My neighbours have started to complain a lot about my trumpet practicing until late hours of the night.
So I recently bought an electronic mute produced by Yamaha. The silent brass is an amazing system, it silences your trumpet but also produces a very nice trumpet sound somewhat electronically and delivers it only to you by earphones. It can even generate echo effects etc.
The silent brass consists of two pieces, a mute which goes into the bell of the trumpet and a second unit that actually generate the sound which you can hang it to your belt. And this second unit houses two AA batteries.
Well I thought it was a great system but found out several points that can be improved :p. So worked on a new design.
Here it goes :D
Step 1: Electronic Trumpet & Cornet Mute
First of all my mute is smaller. And it hasn't got a second electronic unit. Everything is inside the mute. The battery(yes there is only one AA type) and the necessary electronics are all inside the mute.
I've experimented with the silencer piping for some time for the maximum amount of silencing and achieved quite a bit. Silencing is quite good.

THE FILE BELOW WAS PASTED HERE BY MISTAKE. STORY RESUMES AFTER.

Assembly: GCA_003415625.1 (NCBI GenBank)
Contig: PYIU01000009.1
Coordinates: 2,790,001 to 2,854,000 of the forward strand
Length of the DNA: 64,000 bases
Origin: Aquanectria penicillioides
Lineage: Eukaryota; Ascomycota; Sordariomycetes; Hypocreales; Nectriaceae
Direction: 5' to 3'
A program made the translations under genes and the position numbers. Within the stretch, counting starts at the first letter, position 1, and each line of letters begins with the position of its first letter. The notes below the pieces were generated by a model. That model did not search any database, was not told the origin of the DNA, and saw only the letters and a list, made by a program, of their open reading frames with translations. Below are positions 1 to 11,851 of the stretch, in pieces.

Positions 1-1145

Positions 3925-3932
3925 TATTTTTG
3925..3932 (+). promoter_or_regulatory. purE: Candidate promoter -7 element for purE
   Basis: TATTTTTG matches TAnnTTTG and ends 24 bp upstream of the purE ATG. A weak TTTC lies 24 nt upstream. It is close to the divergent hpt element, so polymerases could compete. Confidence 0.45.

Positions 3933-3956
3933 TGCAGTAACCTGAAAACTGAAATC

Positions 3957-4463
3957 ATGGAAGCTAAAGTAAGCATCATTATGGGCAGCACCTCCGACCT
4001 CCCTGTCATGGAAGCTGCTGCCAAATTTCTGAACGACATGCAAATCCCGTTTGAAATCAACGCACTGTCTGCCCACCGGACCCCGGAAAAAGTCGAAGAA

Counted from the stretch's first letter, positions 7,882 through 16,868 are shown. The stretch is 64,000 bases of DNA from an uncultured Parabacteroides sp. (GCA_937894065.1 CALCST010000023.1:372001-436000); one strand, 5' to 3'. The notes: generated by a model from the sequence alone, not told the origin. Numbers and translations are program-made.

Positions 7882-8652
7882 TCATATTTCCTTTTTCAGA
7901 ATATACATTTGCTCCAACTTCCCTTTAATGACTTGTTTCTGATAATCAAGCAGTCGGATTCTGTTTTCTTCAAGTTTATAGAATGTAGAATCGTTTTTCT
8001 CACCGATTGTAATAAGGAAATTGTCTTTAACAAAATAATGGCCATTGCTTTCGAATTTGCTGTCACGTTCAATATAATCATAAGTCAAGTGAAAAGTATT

And it costs much much less if you have a 3d printer and a little electronic assembly skill.
Step 2: 3D Printing
I've designed the parts on solidworks and printed them with an Up-Printer.
for downloading the STL files http://www.thingiverse.com/thing:820990
Step 3: Electronics
I've used a boost converter I bought from ebay to convert the 1.5v of the battery into 5-6V for the amplifier.
and used a simple amplifier circuit I've found on the internet.
Assembled the circuit onto multi-hole prototyping board and installed it in into the 3d printed body by using the necessary details, screw holes etc for this installation are modeled in the 3d printed parts.
Step 4: Test
Wired everything to test if they work ok or not. Just noticed that every hole between the outer world from the inside of the silencer needs to be covered to achieve max silencing. Silicon glue just work fine for that.
By using a better amplifier circuit I guess a better result can be obtained. After spending days on designing the piping details, I didn't spend much time on experimenting with the amplifier. I think my amplifier is a bit too simple, well it works, but could be better :D
Step 5: The Final Product.
Here is the finished product. It works. Although not as good as the Yamaha's product. But Yamaha sells it for around 200+ dollars and mine costs err, what? 10dollars?
ThomV6 made it!